The first alleged discovery of gold in the San Juan River started in 1777 when the First Nations of Vancouver Island had a Spanish trading Schooner (possibly Santiago) arrive on the Island's southwestern coast. The Spanish anchored in the Harbour and traded with the Nitinat Natives. The Spanish discovered gold in the San Juan River and tried to recover the gold. The Nitinat Natives slaughtered the Spanish expedition. There is some evidence to support this story. There also records of attacks on Spanish by First Nations.
Although local Indians had long known of 'pretty yellow stones' in the San Juan, it wasn't until 1859 that prospectors began to show keen interest in this area, but soon moved on disappointed after reporting only small quantities of the precious metal. There the matter might have rested had not a mysterious American named Foster made his dramatic debut. He first appeared in Port San Juan (Port Renfrew) with two companions. The close-mouthed trio had trekked overland from Victoria, picking and panning their way along the many streams. Somewhere high up the San Juan they made a rich strike.Taking the coastal boat to Victoria, they apparently went their separate ways and were more or less forgotten .
Then, in 1907, who should reappear but Foster, now known as Old Foster. The aging prospector mumbled something about one of his partners having died, the other having disappeared. Laying in a large stock of supplies, he hired Chief Peter, the White Man's Guide, as the sign over his door advertised, to take him upstream in the chief's canoe.
"Ten or 12 miles later," the story goes, he waved Peter in to shore, shouldered his pack and curtly ordered his guide back to town. More succinctly, he ordered Peter not to look back and only to return in precisely six weeks. For five summers, Foster made his annual pilgrimage to the San Juan's upper reaches.
Speculation as to the location of his mine started - no one doubted for a moment but that he was taking out gold. Some forsook their homesteads to pan "every little creek where bedrock could be uncovered, picking at cliffs and roaming all parts of the valley in efforts to wrench the mystery man's secret from the forest - but all in vain."Others tried to fallow Foster, who- at the first unnatural rustling of leaf, or the cracking of a twig, blazed away with his Winchester.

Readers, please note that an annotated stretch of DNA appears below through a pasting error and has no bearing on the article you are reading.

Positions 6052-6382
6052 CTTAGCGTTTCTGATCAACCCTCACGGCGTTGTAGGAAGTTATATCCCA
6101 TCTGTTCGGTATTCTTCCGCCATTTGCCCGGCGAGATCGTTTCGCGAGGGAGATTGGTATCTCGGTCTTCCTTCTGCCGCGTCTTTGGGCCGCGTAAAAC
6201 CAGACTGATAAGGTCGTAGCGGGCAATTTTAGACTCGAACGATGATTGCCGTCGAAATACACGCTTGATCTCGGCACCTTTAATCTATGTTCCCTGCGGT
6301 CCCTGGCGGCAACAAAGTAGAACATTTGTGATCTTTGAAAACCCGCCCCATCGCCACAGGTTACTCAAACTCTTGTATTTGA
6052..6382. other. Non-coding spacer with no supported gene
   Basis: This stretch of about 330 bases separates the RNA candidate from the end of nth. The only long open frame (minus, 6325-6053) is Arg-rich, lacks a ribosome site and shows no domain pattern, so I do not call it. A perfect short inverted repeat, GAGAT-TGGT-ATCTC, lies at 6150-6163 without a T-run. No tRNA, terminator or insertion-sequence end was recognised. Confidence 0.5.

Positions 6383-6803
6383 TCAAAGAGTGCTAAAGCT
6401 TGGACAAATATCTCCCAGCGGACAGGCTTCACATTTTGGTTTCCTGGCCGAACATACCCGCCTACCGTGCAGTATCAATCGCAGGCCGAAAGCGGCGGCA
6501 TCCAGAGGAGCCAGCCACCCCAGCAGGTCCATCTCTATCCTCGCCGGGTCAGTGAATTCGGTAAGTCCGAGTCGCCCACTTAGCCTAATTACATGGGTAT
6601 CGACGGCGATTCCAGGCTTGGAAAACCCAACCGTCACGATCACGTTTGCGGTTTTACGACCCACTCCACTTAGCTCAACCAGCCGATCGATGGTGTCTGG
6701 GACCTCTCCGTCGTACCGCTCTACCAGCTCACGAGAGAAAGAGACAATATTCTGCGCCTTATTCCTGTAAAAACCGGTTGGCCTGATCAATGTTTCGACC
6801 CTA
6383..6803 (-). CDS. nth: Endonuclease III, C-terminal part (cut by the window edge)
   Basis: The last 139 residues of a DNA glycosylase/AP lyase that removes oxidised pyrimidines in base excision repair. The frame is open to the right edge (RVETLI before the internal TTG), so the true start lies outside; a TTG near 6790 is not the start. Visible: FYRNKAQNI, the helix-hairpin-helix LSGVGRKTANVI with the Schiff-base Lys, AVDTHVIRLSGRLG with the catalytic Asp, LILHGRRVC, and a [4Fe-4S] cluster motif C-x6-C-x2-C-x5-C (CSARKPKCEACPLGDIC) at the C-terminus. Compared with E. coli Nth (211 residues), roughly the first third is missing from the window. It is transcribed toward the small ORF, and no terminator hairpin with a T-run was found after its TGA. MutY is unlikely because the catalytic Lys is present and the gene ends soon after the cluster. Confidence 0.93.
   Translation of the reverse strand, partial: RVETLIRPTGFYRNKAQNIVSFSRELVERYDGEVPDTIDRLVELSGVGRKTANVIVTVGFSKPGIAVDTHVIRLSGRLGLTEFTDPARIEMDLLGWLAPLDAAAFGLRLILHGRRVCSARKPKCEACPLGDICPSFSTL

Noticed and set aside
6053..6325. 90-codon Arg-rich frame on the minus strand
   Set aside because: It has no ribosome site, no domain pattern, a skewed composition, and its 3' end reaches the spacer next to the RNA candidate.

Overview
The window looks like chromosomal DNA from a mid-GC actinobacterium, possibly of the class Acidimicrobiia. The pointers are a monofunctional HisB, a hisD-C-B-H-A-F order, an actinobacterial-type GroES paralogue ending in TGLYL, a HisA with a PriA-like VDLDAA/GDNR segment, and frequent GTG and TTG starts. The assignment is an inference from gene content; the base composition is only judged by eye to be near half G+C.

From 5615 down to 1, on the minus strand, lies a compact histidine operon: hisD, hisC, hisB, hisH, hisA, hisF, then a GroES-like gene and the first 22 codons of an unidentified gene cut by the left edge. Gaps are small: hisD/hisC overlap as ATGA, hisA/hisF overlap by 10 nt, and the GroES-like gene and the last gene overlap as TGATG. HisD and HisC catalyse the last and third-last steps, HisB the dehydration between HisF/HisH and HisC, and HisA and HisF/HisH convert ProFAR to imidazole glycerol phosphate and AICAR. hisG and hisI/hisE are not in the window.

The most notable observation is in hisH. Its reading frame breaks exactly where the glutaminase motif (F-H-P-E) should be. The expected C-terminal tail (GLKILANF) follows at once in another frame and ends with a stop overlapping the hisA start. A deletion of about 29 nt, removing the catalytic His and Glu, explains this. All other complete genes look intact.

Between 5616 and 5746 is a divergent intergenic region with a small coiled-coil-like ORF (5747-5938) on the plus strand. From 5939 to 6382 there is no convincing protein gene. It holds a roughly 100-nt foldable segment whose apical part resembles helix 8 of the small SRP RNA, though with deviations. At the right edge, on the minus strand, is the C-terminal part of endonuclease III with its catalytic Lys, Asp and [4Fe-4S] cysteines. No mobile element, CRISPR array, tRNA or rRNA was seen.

Even old Chief Peter tried his hand. But he wisely saw Foster onto the ship before he and his son hurried upstream to the spot where Foster usually landed. All they found were the remains of a few camp fires and a miner's pick. Foster's secret remained intact.
Finally, the more persistent agreed to pool their resources. When Foster arrived as usual the following summer, no one attempted to follow him. Punctual as always, he boarded the steamer six weeks later. But this time he had a friend. It would seem that even Foster, after a month and a half in the rain forest, welcomed a little company so they hired a man to ply him with drink, subtly lead him around to the subject of mining, then let nature - and liquor - take its course. Before long, Foster was flashing gold - not just nuggets, but solid chunks of it, hacked from a ledge high up the San Juan.
The plotters had overestimated their spy's drinking capacity. Foster had drunkenly babbled away his secret, all right, but, come next morning, his treacherous companion was suffering a king-size hangover. When his friends eagerly questioned him later, their agent couldn't remember anything beyond the size of Foster's gold!
Summers came, summers went, but Old Foster came no more. And the secret of his gold mine, high up in the San Juan, remains a mystery.